In other words, stress has a great deal to do with the way we look at our own lives. If we feel we can cope with the pressures and demands on our time, our abilities and our money then theres no problem. If we cant, we feel stressed.
So why does that produce physical symptoms?
For the answer, we have to look back into our own evolution our development, over millions of years, from more primitive creatures. Because the relics of those primitive creatures are still with us.
Millions of years ago the ancestors of human beings were small reptiles with very simple brains. And its almost as though that simple brain is still with us, governing our instinctive responses to the world around us.
If you confront a primitive creature with something threatening, it has just two possible responses. It can stay, and fight or it can run away. Fight or flight. The trouble is that this creature cant tell the difference between a real threat and an imagined one. So even if the threat is simply something we have been thinking about the response is the same fight or flight.
And the results are very physical!
Your heart starts to beat faster, carrying oxygen and nutrients and clearing away waste products so your muscles will have the blood supply they need for intense physical effort.
As your heart beats faster, your blood pressure starts to rise.
Adrenaline and other hormones are released, helping to
give you the energy you will need, raising awareness, and sharpening your responses.
Your liver releases stored sugar for more energy.
Your pupils dilate to let in more light, so you can see the danger more clearly.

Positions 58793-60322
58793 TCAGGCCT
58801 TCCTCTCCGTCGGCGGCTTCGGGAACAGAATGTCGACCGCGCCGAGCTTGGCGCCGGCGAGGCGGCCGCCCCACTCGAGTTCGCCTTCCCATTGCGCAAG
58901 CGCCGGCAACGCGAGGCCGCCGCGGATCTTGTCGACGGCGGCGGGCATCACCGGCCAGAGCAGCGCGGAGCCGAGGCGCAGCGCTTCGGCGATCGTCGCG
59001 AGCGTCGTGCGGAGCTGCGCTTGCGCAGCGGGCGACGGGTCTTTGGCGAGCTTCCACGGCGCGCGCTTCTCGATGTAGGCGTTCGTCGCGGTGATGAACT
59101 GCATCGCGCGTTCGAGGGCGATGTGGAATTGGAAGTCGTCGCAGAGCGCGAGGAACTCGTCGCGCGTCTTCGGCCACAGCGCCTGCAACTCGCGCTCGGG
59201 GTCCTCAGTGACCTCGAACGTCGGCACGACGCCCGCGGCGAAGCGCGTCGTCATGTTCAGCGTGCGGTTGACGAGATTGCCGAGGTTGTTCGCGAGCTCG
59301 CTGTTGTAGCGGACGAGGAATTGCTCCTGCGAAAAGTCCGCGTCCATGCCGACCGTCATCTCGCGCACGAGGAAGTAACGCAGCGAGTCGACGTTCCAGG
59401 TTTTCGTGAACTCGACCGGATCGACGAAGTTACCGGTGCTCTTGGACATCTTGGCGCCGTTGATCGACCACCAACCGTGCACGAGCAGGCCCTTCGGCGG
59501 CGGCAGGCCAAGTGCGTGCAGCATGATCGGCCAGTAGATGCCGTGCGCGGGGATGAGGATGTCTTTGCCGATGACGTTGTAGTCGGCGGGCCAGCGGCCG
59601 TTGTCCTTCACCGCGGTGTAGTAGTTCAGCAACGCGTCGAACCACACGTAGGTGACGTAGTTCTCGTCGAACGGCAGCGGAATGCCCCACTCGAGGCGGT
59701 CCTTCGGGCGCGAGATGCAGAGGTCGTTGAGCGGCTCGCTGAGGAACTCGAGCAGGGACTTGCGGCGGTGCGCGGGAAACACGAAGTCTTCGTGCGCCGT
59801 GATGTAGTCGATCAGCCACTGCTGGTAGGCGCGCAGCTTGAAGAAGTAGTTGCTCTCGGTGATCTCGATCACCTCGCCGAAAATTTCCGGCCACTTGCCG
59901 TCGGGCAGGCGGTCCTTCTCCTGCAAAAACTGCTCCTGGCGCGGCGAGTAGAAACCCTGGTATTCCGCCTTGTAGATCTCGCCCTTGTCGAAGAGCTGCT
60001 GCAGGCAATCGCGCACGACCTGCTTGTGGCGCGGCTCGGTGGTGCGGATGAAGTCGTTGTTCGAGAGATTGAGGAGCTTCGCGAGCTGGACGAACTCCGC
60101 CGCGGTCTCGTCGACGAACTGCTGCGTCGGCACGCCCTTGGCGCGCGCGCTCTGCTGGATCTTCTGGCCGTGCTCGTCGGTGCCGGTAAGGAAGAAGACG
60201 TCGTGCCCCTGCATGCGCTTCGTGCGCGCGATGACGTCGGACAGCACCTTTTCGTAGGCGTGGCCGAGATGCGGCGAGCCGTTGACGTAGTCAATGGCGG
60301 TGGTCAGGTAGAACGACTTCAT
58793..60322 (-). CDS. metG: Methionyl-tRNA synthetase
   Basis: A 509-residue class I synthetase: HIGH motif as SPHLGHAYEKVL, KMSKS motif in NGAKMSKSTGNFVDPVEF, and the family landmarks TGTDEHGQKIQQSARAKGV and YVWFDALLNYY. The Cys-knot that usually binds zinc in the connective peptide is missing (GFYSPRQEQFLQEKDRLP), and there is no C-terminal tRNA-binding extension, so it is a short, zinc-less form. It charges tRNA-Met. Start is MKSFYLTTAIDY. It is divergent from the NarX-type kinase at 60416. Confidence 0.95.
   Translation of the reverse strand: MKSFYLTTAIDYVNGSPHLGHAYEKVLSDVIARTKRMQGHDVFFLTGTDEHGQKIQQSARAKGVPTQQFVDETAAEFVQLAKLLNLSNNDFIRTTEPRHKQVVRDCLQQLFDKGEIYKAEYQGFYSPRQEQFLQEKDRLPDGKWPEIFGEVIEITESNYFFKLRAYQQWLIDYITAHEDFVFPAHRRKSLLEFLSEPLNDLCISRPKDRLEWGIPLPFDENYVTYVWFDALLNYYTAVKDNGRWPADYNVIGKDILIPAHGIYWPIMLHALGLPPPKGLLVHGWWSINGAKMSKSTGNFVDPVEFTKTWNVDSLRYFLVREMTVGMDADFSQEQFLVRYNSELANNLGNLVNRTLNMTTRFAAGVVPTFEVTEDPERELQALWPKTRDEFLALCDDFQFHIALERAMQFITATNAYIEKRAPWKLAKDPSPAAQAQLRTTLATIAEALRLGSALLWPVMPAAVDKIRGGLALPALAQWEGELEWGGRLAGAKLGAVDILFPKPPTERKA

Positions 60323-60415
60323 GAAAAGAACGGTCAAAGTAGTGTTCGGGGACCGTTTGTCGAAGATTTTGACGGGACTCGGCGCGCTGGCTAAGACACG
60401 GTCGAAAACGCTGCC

All your senses become sharper and more efficient.
Your muscles tense, ready for action.
Blood flow to the hands and feet is restricted, and they start to cool.
Your body grows hotter as your blood pressure increases, and you begin to sweat as it tries to cool itself.
And yet nothing physical has happened. Youve simply imagined, remembered, or anticipated something your subconscious regards as a threat!
Youve also started to programme yourself with this response. Which means that the next time you have the same thought, youll respond in much the same way but faster, and more intensely.
You may even start to worry about the response which increases your stress levels still further. And the result can be a series of unpleasant physical symptoms. Palpitations. Muscle pain from excessive tension. Insomnia. Breathlessness. Numbness. Tingling. Dizziness. Sickness. Fainting. Headaches. Indigestion and diarrhoea. Fatigue. Chest pains. Blurred vision. Nausea. Shaking. And, quite possibly, many more.
The good news is that once you understand stress, and recognise it, you can learn to manage it. Better yet, it isnt even difficult!
Dealing with stress
Stress arises because of a particular set of behaviours that we learn and repeat. Fighting back involves learning and repeating a different set of behaviours that will reduce the stress and restore calm.
So where do you start?
Well, here are some useful first steps.
Learn to relax! Relaxation is the opposite of fight or flight and there are many ways to achieve it. You could try meditation, progressive muscular relaxation, and deep breathing. Some forms of exercise like yoga and tai chi can also help you to relax better.
Find out what triggers your stress. Keep a diary or a log and write down the things that make you tense up or start to worry, and the things that make you feel relaxed and happy.
Take a look at your lifestyle. Are you eating and drinking sensibly? Do you take enough exercise? Vigourous exercise is a great way to get rid of the tension that builds up when youre stressed!
Develop coping strategies. Think about the things you do now to keep stress at bay, and the things you could do better when youre faced with a challenge.
If youre not sure where to start, then contact us for free self-assessment questionnaire. Itll give you a quick insight into the areas where you may need to do more work. For your copy, send an email to firstname.lastname@example.org with self-assessment in the subject field. Or visit http://www.freefromstress.co.uk where you can find articles and tips on managing stress and achieving well-being.
We look forward to hearing from you!